Questions to ask during Step 4:

  • Is there anyone among the current stakeholders who would be suited for the role of project champion?
  • Are current stakeholders equipped to take on the extra responsibilities that come with the role of project champion?
  • Would you benefit from bringing in an outside hire or a consultation team to assist with the project planning and execution?

Step 5: Create a Business Case

A project champion alone probably won’t be enough to garner support from every corner of the organization. But, if you can secure backing from the executive team, you should be able to add more credibility to the project for those who might not see the benefits right away. 

Your business case should outline both the costs and the benefits of implementing a CLM tool. Demonstrate exactly how the tool will positively impact business goals. You can start by itemizing the costs caused by current contract issues and showing how the tool will solve those problems, thus eliminating the costs.

Questions to ask during Step 5:

  • What outcomes will the executive team expect from a CLM tool?
  • How will a CLM tool help contract stakeholders demonstrate their business contributions to the executive team?
  • How will a CLM tool positively impact business goals?

Step 6: Organize Must-Haves and Nice-to-Haves

As you start to head toward selecting a specific tool, create a list of features and functions that would benefit your team. Then, organize that list according to which features are necessary to the success of the tool and which would simply be nice to have. Since there may be disagreements between different departments, try to incorporate the voices of all stakeholders as you prioritize.

Questions to ask during Step 6:

  • What are your bare minimum required functions for a CLM tool?
  • Are there certain features each department expects from a CLM tool?
  • What are the features that would be nice to have but aren’t a necessity?
  • Are there any CLM features that are unimportant to the success of your implementation?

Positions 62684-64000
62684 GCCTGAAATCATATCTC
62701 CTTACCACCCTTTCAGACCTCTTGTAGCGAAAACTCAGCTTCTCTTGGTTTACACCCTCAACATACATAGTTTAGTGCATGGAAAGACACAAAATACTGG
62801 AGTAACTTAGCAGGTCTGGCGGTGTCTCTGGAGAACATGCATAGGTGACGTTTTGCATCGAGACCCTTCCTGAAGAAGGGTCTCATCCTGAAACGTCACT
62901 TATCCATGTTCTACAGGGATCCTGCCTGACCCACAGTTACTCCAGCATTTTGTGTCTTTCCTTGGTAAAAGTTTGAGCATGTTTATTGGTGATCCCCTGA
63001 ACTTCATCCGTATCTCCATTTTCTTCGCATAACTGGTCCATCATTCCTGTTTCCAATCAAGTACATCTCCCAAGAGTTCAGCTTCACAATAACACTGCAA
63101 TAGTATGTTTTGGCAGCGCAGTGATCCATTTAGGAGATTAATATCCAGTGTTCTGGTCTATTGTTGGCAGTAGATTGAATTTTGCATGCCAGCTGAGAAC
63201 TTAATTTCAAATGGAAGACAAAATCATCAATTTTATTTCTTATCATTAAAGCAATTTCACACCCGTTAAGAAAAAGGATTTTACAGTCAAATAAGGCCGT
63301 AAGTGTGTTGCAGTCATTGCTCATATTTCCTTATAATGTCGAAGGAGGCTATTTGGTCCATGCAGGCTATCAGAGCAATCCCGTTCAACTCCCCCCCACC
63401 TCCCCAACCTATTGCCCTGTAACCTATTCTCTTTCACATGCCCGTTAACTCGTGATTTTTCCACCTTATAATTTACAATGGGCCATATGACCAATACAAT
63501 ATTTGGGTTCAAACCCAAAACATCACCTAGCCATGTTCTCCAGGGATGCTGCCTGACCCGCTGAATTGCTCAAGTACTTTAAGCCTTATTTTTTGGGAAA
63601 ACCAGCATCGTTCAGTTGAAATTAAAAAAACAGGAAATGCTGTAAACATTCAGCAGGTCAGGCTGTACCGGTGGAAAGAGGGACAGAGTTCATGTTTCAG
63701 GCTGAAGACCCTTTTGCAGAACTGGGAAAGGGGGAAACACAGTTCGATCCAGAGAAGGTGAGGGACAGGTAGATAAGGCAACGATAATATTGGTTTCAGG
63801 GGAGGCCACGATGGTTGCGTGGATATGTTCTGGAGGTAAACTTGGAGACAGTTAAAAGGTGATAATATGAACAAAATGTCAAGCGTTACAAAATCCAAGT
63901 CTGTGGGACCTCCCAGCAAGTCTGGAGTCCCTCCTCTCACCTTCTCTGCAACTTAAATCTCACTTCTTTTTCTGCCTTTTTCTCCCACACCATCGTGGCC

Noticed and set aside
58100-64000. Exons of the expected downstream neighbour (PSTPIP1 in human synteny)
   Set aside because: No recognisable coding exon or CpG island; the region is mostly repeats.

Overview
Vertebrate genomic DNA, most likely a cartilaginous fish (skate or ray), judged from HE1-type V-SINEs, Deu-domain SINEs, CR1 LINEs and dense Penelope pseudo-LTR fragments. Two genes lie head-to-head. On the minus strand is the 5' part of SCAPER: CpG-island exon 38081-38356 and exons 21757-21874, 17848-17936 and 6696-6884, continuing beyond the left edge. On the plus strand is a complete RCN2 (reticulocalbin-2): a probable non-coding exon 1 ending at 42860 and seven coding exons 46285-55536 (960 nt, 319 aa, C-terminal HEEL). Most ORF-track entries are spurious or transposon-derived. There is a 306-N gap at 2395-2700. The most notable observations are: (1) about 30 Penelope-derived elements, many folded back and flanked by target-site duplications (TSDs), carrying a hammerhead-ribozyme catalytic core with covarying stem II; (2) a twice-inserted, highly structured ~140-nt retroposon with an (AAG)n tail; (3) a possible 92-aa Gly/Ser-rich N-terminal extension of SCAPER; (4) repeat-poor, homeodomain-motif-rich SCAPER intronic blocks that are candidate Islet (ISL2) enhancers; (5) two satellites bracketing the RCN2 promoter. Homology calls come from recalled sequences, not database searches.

Step 7: Create a Vendor Checklist

Having a vendor checklist makes it much easier to compare vendors in a quantifiable way. The checklist can include any required features you expect from both the tool and the vendor. Some companies find that using the checklist to assign scores to each vendor can be useful during the selection process.

Questions to ask during Step 7:

  • How does each vendor meet your established requirements?
  • Do the vendors have a good reputation for customer service?
  • Are vendors able to meet your customization and integration needs?

Step 8: Set Up Performance Metrics

In order to determine whether or not your CLM tool is actually successful, you need to have a way to measure its performance. By establishing KPIs that track your desired outcomes, you can quantify your tool’s success, identify where it may be underperforming, and come up with solutions that improve its performance.

Questions to ask during Step 8:

  • What KPIs can you track to measure the performance of your CLM tool?
  • How will you keep track of KPIs?
  • How often will you evaluate CLM performance and make improvements?

Step 9: Establish an Ongoing CLM Task Force

A CLM implementation doesn’t end once the tool goes live. As the business continues to grow, the tool must be able to grow and improve as well. The best way to make sure that happens is to create a dedicated team of contract professionals who manage and maintain the CLM tool. They can make improvements, field questions from end users, and stay in contact with the vendor. 

Depending on the size of your operation, you may only need one person for the job, but you might need to distribute the tasks among a few people if you have a high volume of contracts and end users.

Questions to ask during Step 9:

  • What duties will members of the CLM task force be expected to handle?
  • Are there current stakeholders who are equipped to handle the responsibilities of running the CLM task force?
  • Do you need to bring in more specialized staff to support and maintain the CLM tool?
  • How will the task force support and incorporate feedback from end users?
  • How can end users communicate with the task force?

For more help evaluating your team’s CLM readiness, reach out to Koho Consulting to schedule a consultation today.